A new year-and just the right time to plan your betting for the next 12 months. In this special article, Jon Hudson hands  but some sensible advice for all punters ' whether you bet in $1 units or $1,000 units, to keep you 'nosing ahead' for the year.

If you earn $30,000 a year, you might decide to bet 10 per cent of it over a year. In one month that would be around $250, or $62.50 a week, allowing for four weeks' holiday break. I'll assume these are your final-earned dollars and so are taxable at 50 per cent-you are, then, betting with $6,000 and you have already paid half of that amount to the taxman.

Is it possible to double your betting dollars and so recoup all those lost tax dollars? Well, it's possible but unlikely. More probable is that you might be able to win, say, 10 or 20 per cent of that $3,000. Doesn't sound like much does it, but realistically that's what you should expect. If you win more - that's a bonus.

One proposition that could pay off-as long as you stick to it without deviating is to bet $15 on each of your four 'best bets' each week. The remaining $2.50 could be used for a double.. a quinella or even a lottery ticket! That $15 bet represents half a per cent of your bank, and it means you can have 200 losing bets before your annual bank disappears.

If the bank begins to build, you continue to bet at half a per cent of whatever total the bank reaches. Never go People who are in business know how vital it is to have an annual 'cash flow' projection, and to have some fixed objectives to achieve during the year ahead. Punters should think in the same way, but few bother. Which is an enormous pity.

These same punters often have little idea what their betting activities cost each year. Which, again, is a pity. If they did, they would be shocked, I'm sure, and would quickly want to bring some sort of order into their betting approach.

January is the ideal month to begin anew. Cast aside all your old mistakes, foibles and weaknesses and make a resolution to do it properly this year. Draw up a betting plan-and then force yourself to stick to it through the good and the bad.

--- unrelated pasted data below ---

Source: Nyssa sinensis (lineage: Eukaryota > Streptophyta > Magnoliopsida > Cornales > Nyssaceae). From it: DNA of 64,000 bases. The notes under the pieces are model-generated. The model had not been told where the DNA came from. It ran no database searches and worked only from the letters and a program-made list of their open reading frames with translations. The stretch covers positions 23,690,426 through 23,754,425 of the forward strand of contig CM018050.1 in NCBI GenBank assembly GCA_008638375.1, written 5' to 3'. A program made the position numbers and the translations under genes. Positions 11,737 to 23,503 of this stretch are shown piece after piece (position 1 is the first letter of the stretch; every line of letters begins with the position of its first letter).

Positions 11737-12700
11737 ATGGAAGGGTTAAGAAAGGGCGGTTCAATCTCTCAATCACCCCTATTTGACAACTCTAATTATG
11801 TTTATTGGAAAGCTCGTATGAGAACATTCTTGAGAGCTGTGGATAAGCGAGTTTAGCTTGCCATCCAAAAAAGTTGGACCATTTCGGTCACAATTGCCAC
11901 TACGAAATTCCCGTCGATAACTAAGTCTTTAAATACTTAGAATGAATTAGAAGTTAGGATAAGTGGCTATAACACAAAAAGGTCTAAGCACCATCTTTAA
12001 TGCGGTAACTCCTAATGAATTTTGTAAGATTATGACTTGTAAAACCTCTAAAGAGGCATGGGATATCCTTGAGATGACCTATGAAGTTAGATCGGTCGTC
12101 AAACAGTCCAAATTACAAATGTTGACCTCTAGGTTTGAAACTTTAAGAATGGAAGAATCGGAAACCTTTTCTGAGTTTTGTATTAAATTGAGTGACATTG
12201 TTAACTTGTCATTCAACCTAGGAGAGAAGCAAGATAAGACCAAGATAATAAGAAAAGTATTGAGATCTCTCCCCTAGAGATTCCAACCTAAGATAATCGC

The first thing you need do is decide how much you want to bet. Have you ever really seriously sat down and worked out what you bet in relation to what you earn? Have you checked your outlay on the horses against your income? Put it this way-if you are paying 35 cents in the dollar in tax, then you have to make adjustments to all your expenses to see how much you are REALLY paying for your pleasures.

If you pay 50 cents in the dollar tax, you should double the 'cost' of whatever you do. I'll explain: If you outlaid $2,000 per year on betting, and you were paying 50 cents in the dollar in tax, you would really be taking $4,000 of your gross income for betting purposes, because that's what you have to earn in order to have the $2,000 in your hand! So it's an $80 a week commitment, not a $40 one back. Always bet half a per cent of the highest point and you can always have 200 losing bets over the year before wipeout.

To break even on the year, you would need to back one winner out of those four best bets each week at minimum odds of 3/1. Could you do it? It seems attainable, doesn't it. The key is not to back any horse under 3/1, and then to ensure your strike rate is 25 per cent or more.